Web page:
2Q11 Australia Mobile Operator Forecast, 2011 - 2015: Australia to have 37.6 million mobile subscriber connections in 2015 with Telstra taking 41% market share
- Published: July 2011
- Region: Australia
After the September 2013 election in Australia, and with a new government in charge, a number of reviews were announced that will shape the future direction of the NBN. For a start, the Minister asked NBN Co to carry out its own review first, based on the original specifications of the NBN – it being a majority FttP rollout.
This indicates that at a strategic level the NBN will most likely continue fairly smoothly. There will most certainly be changes made to the rollout but these could quite possibly be implemented by NBN Co itself, now that it has largely been relieved of the political pressure under which it had to operate during the period of severe attacks by the then Opposition, which started off with a policy to kill the NBN. At this stage at least the NBN now has bipartisan support.
Also, because of the likely continuation of the NBN many of the issues discussed below remain unchanged, and so will require the attention of the government, and/or will need to be taken into account in future policy developments. BuddeComm has already indicated support for certain changes to the NBN in relation to greenfield developments and multi-dwelling units (MDUs) and these issues will now receive significantly more attention than they have had in the past. Again, the comments and analyses made on these issues remain relevant under the new government.
The rollout has seen delays, but at this stage there are no indications that this will affect the longer-term outlook for completion of the project. The review will obviously shed more light on this, but so far the issues seem to be more one-off and/or resolvable – for instance, by being more flexible in the use of technology, for example in MDUs.
A serious omission remains – that there is no policy or information that takes into account the importance of the NBN for the digital economy, the opportunity to use it to increase digital productivity, and where this infrastructure fits in relation to e-business, e-health and e-education.
As iiNet so pointedly indicated, all these NBN decisions are made within a policy vacuum. Subsequent governments have failed to first establish the foundations for why we need an NBN and from a social and economic point of view what are we as a nation going to do with it.
There is still a misalignment between the social and economic benefits of the NBN and NBN Co’s business plan. The new government wants to prioritise the underserved areas and is looking at other technologies to create some early wins. The question, however, is how much can be changed at this late stage – and also whether it will really lower costs and speed up the rollout.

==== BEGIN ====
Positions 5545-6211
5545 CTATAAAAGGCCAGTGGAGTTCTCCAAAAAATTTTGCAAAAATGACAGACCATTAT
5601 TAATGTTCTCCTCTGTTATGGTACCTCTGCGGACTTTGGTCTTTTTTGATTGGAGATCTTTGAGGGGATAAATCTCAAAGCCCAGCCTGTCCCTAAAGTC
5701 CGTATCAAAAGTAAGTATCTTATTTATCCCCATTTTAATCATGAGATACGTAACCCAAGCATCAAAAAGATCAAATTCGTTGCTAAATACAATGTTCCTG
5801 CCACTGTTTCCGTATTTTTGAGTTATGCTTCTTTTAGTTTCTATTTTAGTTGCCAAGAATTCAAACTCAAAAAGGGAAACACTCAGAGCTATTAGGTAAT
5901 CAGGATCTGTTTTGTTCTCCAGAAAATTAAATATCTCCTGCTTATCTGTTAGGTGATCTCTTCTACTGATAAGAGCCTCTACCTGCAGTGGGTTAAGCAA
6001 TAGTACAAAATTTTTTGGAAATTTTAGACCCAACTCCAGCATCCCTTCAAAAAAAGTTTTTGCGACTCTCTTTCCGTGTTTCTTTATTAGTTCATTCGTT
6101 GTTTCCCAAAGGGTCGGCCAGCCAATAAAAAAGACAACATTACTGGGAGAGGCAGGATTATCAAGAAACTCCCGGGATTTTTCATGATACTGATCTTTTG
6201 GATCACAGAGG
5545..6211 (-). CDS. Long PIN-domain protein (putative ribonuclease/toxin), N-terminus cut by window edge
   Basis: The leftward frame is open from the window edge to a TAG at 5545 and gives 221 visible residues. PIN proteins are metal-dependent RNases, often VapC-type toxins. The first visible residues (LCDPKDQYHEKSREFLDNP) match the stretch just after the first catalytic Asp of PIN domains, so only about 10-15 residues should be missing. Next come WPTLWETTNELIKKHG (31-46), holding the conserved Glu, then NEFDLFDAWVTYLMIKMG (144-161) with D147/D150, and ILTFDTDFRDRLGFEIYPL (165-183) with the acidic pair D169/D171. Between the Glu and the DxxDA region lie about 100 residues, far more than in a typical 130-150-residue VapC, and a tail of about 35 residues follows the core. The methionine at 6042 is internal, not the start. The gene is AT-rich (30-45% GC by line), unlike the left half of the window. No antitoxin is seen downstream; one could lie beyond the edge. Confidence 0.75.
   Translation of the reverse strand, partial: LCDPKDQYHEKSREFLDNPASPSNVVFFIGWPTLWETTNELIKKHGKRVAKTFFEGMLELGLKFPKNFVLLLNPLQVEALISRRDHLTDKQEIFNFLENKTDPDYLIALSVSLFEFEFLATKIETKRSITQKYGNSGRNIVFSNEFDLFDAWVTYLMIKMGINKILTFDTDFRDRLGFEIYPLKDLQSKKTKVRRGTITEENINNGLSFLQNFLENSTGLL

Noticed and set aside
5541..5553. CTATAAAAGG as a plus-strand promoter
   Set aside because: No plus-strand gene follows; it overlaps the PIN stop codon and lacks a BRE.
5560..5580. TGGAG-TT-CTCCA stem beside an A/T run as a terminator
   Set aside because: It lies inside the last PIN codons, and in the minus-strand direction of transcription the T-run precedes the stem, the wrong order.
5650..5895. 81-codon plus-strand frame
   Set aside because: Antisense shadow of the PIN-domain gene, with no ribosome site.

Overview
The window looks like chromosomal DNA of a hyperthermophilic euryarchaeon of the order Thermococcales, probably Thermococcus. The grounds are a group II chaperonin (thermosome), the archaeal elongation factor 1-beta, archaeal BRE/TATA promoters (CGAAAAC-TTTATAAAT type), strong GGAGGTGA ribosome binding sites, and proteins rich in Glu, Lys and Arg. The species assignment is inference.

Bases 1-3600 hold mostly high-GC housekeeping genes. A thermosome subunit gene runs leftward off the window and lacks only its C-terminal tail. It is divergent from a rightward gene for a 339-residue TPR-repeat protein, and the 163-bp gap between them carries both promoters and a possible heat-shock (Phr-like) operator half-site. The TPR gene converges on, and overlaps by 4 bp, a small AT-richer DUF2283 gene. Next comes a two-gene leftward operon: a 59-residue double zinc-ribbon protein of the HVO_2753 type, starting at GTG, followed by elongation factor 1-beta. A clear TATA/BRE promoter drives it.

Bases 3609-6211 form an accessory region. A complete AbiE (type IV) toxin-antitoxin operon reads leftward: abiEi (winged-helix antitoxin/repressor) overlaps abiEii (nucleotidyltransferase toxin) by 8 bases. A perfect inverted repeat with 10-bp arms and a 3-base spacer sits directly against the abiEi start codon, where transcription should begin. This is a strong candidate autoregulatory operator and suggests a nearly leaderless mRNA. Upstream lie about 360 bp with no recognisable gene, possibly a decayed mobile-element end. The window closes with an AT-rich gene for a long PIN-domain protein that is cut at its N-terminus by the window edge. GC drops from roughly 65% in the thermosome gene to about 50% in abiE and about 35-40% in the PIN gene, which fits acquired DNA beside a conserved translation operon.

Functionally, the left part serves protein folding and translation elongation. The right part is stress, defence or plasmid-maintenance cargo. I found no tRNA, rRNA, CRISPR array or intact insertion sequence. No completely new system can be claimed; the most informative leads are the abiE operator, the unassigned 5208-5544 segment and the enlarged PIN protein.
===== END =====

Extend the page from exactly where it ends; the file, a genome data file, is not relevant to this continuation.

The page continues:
Australia is highly reliant on its income from natural resources and, like other resource-rich countries, it needs to diversify its economy. Interestingly, it is these resource-rich countries that are leading the rollout of FttP around the world. The main reason for those governments becoming involved in digital infrastructure is to increase their country’s competitiveness and productivity in areas other than resources.
Companies covered in this report include:
NBN Co; Telekom Deutschland; Belgacom; Telekom Austria; Fastweb; Swisscom; Strata Community Australia (SCA); Telstra; Optus; AusBBS; iiNet; Internode; TPG; and the Australian Bureau of Statistics. SHOW LESS READ MORE >
2. Is the government opening a NBN Pandora’s box?
2.1 Pandora’s Box
3. Aligning broadband and healthcare
4. Government reneges on election promises
5. Where is the economic plan for the post-manufacturing era?
6. No NBN cherry-picking – another step in the right direction
7. NBN debate continues in a policy vacuum
8. Regional councils concerns over the NBN changes
9. Privatisation of NBN is not popular
10. The NBN will always remain in Beta.
11. Will the NBN be unravelled?
11.1 The delicate nature of a wholesale-only model
11.2 Structural separation allows for wholesale-only model
11.3 No demand for fibre-based services?
11.4 National digital productivity
12. Analysis of NBN 2.0
12.1 Two competing NBN offerings
12.2 The multi-technology NBN
12.3 Design and rollout problems
12.4 Contracts, negotiations and regulations
12.5 The execution
12.6 Current FttH plan requires simplification
12.7 So on to the next review in 2016?
12.8 Still missing – a national vision
13. NBN Co given the opportunity to save the current NBN
14. Telstra’s cashflow may suffer from NBN rollout delays
15. What PRISM, credit card hacking and Chromecast have to do with FttH
16. Retirement of NBN Co’s first CEO
17. The pros and cons of vectoring
18. Will LTE steal the broadband revolution?
19. Multi Dwelling Unit broadband
20. Is the NBN Co business model flawed?
21. NBN – telecoms or digital infrastructure – a SAU question
22. Pilbara – a lost NBN opportunity
23. NBN leadership or NBN procrastination
24. The Dutch Disease, broadband and the mining boom
25. Comparisons with broadband plans from AT&T and BT (separate report)
26. NBN could slash telecoms maintenance costs
27. Broadband demand-side management
28. The NBN and the opportunity for ‘virtual’ players
29. Will infrastructure constrain the digital entertainment market?
30. Will the half-built HFC disaster be repeated?
31. Four million households within reach of the NBN by 2015
32. Digital infrastructure essential to manage the transition to the e-world
33. Related reports